With no fewer than 850,000 over 75s affected in France and 1 in 5 deaths, Alzheimer’s and related diseases are a public healthpriority. To achieve more than just the statistics, a group of one hundred or so experts from all fields, chaired by Professor Joël Ménard, renowned scientist and physician with a wealth of experience in public health challenges, worked for three months in late 2007 on identifying a series of measures for preventing this health problem. This research has been a key issue for discussion.
Although less developed than in the field of AIDS or cancer, French research on Alzheimer’s and related diseases does have specific strengths through which it can flourish:
Following the expert group’s report, on 1 February 2008 the French President, Nicolas Sarkozy, decided to launch a five-year national plan on Alzheimer’s and related diseases, with three main goals:
The second goal is entirely given over to research and incorporates specific objectives:
This scientific policy is implemented by a network of excellence coordinated by a National Research Foundation on Alzheimer’s and related diseases and earmarked a budget of €200 million.
Set up in June 2008 by the French Minister of Research for implementing the research measures of the national plan, this private not-for-profit foundation conducts an effective and highly resourceful research program on Alzheimer’s and related diseases (cf box text). The Foundation’s conseil d’administration, chaired by a renowned figure from the business world, Mr Philippe Lagayette, is made up of public institutions, manufacturers and qualified figures from various fields (associations, scientific firms, etc.), each with equivalent voting rights. The Foundation seeks advice from a conseil scientifique international, chaired by Professor Joël Ménard, and is managed by Professor Philippe Amouyel, who is assisted by an administrative and financial secretary and a scientific representative.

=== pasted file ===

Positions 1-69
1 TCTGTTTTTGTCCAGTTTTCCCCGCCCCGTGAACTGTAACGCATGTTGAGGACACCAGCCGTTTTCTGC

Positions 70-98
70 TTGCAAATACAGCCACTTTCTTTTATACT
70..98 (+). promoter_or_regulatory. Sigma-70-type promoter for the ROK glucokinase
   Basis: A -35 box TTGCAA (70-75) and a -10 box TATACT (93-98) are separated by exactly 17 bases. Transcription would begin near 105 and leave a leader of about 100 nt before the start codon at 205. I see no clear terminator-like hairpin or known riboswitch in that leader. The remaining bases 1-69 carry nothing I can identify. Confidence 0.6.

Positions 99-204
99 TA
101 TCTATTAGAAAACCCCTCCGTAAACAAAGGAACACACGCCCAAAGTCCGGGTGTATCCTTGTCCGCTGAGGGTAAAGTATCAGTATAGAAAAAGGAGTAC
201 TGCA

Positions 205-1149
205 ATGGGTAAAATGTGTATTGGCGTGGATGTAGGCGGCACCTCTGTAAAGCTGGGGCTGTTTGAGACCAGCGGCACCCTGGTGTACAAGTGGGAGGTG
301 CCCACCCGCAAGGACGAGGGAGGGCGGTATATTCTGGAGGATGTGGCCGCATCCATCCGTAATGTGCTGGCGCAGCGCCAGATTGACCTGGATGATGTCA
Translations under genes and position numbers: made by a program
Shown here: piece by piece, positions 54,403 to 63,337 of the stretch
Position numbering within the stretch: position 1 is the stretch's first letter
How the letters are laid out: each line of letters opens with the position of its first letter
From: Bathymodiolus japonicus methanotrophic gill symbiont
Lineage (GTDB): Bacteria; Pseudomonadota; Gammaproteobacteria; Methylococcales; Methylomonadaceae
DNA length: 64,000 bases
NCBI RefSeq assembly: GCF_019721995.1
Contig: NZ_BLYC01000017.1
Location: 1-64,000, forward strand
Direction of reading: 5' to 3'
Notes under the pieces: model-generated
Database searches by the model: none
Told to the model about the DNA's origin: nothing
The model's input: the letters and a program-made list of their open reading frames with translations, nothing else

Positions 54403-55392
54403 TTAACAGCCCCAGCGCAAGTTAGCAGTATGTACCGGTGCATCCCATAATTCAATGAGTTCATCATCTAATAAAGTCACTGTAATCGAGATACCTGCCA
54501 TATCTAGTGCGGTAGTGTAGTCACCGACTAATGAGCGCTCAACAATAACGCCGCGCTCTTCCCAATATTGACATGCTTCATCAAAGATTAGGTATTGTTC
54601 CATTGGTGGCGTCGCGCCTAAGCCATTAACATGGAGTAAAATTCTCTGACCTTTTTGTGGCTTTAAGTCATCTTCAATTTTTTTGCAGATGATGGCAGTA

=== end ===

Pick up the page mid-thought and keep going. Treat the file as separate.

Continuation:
The Foundation launches calls for projects according to the priorities identified and in interaction with the other funding sources (ANR, PHRC, Inserm, CNRS, CNSA, universities, European programs and so on), fosters public-private partnerships, boosts effective team resources and attracts new skills.
Over the past year, two calls for projects have been launched: one on experimental models and the other on human and social sciences. Several major projects have been funded, including the 10-year follow-up of the prospective cohort, Etude des 3 Cités (3C) and a pangenomic study on a total sample of 20,000 people, 6,000 of whom have Alzheimer’s. This research has revealed two new factors of genetic susceptibility in Alzheimer’s disease.
Finally, given the degree of impact of Alzheimer’s and related diseses, an international mobilization of research scientists was initiated by the Foundation during the French Presidency of the European Union through a new European joint pilot scheme involving more than 20 countries and through a Franco-Canadian joint venture with the French National Research agency (ANR).
This vast collaboration of researchers from all fields, in academic and private sectors, from all countries is the only way to significantly step up the discovery of solutions to combat these terrible afflictions effectively.
The Alzheimer’s plan defines 15 objectives, including:
- high-throughput genomic studies
- development of clinical research
- PhD and postdoctoral grants
- social and human sciences
- innovative approaches
- medical imaging
- physician training
- cohort follow-ups and information systems
- public-private partnerships
- development of European research.